LONDON (Reuters) - Britain’s top statistician unexpectedly decided against a major change to the country’s longest-running inflation index on Thursday, a move that could have significantly cut government borrowing costs.
Instead, National Statistician Jil Matheson recommended the creation of a new index that uses improved statistical techniques, but this will not affect existing index-linked gilts and pensions that are linked to the long-standing Retail Price Index (RPI).
“There is significant value to users in maintaining the continuity of the existing RPI’s long time series without major change, so that it may continue to be used for long-term indexation and for index-linked gilts and bonds,” she said.
Matheson did recommend a change to the data used for private housing rent in RPI, which will be subject to consultation with the Bank of England, but this is not expected to change the level of RPI.
Most economists had expected RPI to be changed significantly to make it more similar to the consumer price index targeted by the Bank of England, which typically is significantly lower due to different statistical techniques.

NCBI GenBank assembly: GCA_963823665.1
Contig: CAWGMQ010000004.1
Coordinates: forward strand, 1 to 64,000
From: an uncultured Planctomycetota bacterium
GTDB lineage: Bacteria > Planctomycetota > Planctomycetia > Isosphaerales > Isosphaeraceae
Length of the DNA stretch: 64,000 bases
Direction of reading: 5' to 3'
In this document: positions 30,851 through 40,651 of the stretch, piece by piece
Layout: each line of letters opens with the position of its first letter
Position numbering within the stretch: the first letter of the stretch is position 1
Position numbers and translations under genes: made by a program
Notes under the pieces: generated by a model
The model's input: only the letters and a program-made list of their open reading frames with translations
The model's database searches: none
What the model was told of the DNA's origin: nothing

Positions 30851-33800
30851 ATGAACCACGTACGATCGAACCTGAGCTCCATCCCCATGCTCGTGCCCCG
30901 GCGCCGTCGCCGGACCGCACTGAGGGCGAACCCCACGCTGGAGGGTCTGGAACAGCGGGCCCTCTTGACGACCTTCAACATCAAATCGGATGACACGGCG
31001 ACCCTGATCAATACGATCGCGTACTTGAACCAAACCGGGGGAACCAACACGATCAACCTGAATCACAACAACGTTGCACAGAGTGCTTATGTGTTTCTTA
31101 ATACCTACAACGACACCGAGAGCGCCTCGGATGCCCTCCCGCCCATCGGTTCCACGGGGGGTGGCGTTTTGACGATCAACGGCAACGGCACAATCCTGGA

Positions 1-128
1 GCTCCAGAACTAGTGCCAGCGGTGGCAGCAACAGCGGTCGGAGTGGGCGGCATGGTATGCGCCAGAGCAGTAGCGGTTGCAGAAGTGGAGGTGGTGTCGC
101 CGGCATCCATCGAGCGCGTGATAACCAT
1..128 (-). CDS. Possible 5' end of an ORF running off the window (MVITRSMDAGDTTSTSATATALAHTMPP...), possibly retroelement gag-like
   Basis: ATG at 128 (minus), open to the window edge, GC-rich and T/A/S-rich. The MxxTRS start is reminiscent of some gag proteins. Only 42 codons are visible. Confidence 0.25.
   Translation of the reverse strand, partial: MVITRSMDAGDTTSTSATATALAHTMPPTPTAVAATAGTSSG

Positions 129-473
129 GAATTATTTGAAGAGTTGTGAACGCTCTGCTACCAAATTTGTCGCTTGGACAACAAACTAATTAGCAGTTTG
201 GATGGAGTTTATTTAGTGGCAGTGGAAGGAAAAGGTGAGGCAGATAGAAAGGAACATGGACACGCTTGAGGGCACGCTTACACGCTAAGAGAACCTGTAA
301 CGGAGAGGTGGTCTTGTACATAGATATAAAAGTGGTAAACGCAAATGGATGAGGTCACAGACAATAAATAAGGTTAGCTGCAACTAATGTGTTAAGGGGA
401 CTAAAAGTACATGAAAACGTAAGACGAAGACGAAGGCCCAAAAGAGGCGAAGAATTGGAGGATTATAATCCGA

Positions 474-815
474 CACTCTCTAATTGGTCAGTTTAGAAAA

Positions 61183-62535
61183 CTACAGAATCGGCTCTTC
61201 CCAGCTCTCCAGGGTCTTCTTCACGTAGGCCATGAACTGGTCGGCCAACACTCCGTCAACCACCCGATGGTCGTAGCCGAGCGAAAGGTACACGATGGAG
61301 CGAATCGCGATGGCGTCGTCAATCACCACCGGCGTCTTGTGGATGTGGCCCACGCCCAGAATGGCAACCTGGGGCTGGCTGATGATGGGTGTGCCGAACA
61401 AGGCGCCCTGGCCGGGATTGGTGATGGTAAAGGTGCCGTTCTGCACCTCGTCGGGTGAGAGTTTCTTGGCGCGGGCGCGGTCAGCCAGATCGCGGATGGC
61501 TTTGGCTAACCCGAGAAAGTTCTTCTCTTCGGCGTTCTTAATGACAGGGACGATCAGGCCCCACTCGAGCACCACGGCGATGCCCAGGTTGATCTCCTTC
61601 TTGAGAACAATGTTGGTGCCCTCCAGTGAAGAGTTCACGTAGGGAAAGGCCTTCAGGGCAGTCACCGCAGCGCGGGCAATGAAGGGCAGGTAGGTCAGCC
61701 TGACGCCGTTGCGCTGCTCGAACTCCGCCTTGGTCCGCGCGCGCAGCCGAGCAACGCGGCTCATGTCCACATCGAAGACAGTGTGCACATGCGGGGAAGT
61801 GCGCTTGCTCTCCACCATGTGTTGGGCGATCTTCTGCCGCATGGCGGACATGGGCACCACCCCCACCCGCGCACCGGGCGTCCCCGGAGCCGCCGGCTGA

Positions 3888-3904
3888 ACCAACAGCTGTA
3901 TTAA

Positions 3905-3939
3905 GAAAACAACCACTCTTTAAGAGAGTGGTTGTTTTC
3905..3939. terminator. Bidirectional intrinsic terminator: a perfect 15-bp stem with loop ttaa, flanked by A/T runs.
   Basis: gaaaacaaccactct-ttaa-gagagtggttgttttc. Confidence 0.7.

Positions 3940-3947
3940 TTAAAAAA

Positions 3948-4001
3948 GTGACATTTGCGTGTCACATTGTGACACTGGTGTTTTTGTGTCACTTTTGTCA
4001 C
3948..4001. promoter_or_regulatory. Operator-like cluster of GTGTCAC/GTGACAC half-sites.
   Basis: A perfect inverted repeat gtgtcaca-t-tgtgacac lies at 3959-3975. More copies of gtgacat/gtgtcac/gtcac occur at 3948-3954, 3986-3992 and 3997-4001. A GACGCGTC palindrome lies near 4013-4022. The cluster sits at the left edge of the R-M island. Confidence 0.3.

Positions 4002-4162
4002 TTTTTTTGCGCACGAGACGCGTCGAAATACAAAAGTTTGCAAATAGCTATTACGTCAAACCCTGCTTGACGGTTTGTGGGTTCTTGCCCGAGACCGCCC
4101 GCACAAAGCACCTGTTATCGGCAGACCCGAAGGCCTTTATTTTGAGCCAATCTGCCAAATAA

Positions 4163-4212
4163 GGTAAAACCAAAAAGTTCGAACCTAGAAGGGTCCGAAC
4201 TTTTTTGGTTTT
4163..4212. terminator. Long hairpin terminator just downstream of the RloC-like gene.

Instead, the decision to keep RPI as it is means there is likely to continue to be an average 1.3 percentage point gap between RPI and CPI, based on estimates by analysts at Deutsche Bank before the decision was made.
If RPI had changed, it could have saved the government as much as 3 billion pounds in debt interest a year out of total debt servicing costs of 47 billion pounds, according to Scotiabank economist Alan Clarke.
However, a change to RPI was opposed by some groups representing older people, as many company pension payments are linked to RPI, and the change would have lowered future payments.
The decision not to change RPI is also likely to raise the price of index-linked gilts.
Britain’s next auction of an index-linked gilt takes place on January 17, when it will sell 1 billion pounds of the 2029 index-linked gilt.
Annual RPI inflation was 3.0 percent in November, compared to 2.7 percent for CPI, reflecting a recent narrowing in the gap between the two measures due to differences in how changes in insurance and mortgage interest payments are accounted for.
However, most economists believe this narrowing is temporary, and the Office for National Statistics, which produces the data, estimates there is an underlying difference of about 1 percentage point between RPI and CPI due to the formulae used to calculate them.
This difference widened from around 0.5 percentage points in early 2010, prompting the ONS last year to start looking at whether the formulae used to calculate RPI - which are avoided by many other countries - still represented good practice.
In November, BoE Governor Mervyn King put his weight behind a change, saying RPI was “using some rather outdated methods”.
Reporting by David Milliken and Olesya Dmitracova